Association between prenatal exposure to perfluorinated compounds and symptoms of infections at age 1-4years among 359 children in the Odense Child Cohort.
Environ Int. 2016 Nov ;96:58-64. Epub 2016 Sep 5. PMID: 27608427
INTRODUCTION: Perfluorinated alkylated substances (PFAS) are persistent industrial chemicals that have resulted in global environmental exposures. Previous epidemiological studies have reported possible effects on the immune system after developmental PFAS exposure, but the possible impact on childhood infectious disease is unclear.
OBJECTIVES: To investigate the association between prenatal exposure to PFAS and symptoms of infections at age 1-4years.
METHODS: The Odense Child Cohort is an on-going prospective study on children's health, where serum concentrations of perfluorooctane sulfonic acid (PFOS), perfluorooctanoic acid (PFOA), perfluorohexane sulfonic acid (PFHxS), perfluorodecanoic acid (PFDA) and perfluorononanoic acid (PFNA) were measured in 649 pregnant women before gestational week 16. Of these women, 359 reported on symptoms of infection in their child every two weeks for a one-year period. The association between prenatal exposure to PFAS and the symptoms was estimated using a logistic regression model and a negative binomial regression model. For the latter, the outcome was reported as an incidence rate-ratio (IRR), and all models were adjusted for maternal age, educational level, parity and child age.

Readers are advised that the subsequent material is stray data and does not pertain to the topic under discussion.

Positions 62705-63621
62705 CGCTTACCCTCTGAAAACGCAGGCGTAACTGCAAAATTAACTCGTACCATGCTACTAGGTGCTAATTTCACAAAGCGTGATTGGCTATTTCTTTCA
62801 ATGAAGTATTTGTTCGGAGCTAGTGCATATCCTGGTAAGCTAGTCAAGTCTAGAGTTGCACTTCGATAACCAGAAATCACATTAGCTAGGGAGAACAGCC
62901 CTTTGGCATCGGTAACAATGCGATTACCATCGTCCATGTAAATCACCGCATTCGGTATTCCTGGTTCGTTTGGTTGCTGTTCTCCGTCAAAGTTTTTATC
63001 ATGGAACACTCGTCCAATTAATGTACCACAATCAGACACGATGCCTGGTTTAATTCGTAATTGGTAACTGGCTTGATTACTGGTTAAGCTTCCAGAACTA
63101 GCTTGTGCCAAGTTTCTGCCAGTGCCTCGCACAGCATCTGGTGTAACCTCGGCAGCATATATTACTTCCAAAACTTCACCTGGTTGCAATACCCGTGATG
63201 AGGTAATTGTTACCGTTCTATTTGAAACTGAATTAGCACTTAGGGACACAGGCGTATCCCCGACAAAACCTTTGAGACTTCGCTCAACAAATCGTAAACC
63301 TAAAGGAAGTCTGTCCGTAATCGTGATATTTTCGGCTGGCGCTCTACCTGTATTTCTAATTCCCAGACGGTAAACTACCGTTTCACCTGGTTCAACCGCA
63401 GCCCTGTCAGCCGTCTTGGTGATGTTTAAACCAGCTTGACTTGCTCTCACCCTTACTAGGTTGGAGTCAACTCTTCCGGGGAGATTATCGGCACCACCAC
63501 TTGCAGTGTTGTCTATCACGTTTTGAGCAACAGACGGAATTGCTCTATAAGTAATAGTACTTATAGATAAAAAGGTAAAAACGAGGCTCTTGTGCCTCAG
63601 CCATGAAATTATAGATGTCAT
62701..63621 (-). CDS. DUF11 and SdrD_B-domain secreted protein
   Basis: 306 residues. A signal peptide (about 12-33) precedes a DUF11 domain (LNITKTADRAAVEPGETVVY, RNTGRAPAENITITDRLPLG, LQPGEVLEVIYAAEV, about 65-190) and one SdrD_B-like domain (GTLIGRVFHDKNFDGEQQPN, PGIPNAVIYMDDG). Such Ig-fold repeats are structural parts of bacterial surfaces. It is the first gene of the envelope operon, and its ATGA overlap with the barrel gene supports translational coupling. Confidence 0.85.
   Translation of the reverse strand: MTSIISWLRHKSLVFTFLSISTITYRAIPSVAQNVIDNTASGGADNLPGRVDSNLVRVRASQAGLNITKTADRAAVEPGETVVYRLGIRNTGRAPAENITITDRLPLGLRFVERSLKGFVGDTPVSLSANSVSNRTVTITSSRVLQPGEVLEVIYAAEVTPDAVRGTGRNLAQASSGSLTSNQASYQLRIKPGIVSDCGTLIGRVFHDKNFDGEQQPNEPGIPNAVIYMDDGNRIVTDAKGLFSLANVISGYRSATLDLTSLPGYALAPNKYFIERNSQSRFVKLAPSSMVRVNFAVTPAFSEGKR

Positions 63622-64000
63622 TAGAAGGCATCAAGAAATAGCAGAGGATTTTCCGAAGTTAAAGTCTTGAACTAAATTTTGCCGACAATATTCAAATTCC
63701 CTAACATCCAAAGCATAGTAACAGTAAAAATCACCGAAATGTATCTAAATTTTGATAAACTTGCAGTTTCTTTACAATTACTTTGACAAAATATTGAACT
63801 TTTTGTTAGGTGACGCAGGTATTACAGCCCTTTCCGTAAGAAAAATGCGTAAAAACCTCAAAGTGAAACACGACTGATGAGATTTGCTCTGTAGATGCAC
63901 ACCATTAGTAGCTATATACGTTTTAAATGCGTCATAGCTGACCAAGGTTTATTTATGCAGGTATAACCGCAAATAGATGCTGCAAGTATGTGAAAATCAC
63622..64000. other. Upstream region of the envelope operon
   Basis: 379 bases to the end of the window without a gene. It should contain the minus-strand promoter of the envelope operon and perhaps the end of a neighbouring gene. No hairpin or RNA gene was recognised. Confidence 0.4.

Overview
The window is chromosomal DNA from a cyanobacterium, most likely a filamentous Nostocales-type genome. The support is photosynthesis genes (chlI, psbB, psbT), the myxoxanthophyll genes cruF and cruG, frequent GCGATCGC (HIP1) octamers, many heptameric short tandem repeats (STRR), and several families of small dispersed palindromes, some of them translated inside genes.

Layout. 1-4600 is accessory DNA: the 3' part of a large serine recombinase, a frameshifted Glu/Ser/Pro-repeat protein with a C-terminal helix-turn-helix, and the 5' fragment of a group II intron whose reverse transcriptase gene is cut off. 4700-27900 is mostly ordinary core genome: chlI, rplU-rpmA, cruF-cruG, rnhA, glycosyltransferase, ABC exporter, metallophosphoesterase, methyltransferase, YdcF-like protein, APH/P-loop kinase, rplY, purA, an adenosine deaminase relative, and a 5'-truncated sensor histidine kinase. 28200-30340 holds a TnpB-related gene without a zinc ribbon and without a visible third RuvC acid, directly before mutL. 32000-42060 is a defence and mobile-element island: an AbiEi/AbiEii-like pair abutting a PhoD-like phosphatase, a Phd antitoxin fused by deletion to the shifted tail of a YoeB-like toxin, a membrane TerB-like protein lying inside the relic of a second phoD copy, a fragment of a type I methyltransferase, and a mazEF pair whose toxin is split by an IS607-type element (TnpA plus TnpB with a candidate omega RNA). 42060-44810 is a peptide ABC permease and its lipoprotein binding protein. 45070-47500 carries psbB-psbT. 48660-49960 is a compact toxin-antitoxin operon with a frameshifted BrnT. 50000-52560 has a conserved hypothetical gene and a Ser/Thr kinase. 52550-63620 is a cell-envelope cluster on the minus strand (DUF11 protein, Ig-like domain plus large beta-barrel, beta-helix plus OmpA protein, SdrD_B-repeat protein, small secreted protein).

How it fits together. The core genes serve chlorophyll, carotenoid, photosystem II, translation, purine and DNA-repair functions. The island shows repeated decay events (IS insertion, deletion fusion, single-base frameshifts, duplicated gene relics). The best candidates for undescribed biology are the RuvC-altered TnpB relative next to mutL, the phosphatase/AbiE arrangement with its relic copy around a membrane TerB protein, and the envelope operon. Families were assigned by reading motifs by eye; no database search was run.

RESULTS: On average, the children experienced symptoms of infection 23% of the time during one year. PFOS exposure in the high tertile compared to the low tertile was associated with a statistically significant increased proportion of days with fever (IRR: 1.65 (95% CI: 1.24, 2.18), P-trend<0.001) and an increased odds of experiencing days with fever above the median (OR: 2.35 (95% CI: 1.31, 4.11). The latter tendency was also apparent for PFOA (OR: 1.97 (95% CI: 1.07, 3.62). Further, higher concentrations of PFOS and PFOA tended to increase the number of episodes of co-occurrence of fever and coughing and fever and nasal discharge during the one-year study period.
CONCLUSION: We found a positive association between prenatal exposure to PFOS and PFOA and the prevalence of fever, which may be a sensitive marker of infection. This finding is in agreement with an immunotoxic effect of prenatal exposure to PFAS. The wider implications for childhood infectious disease deserve attention.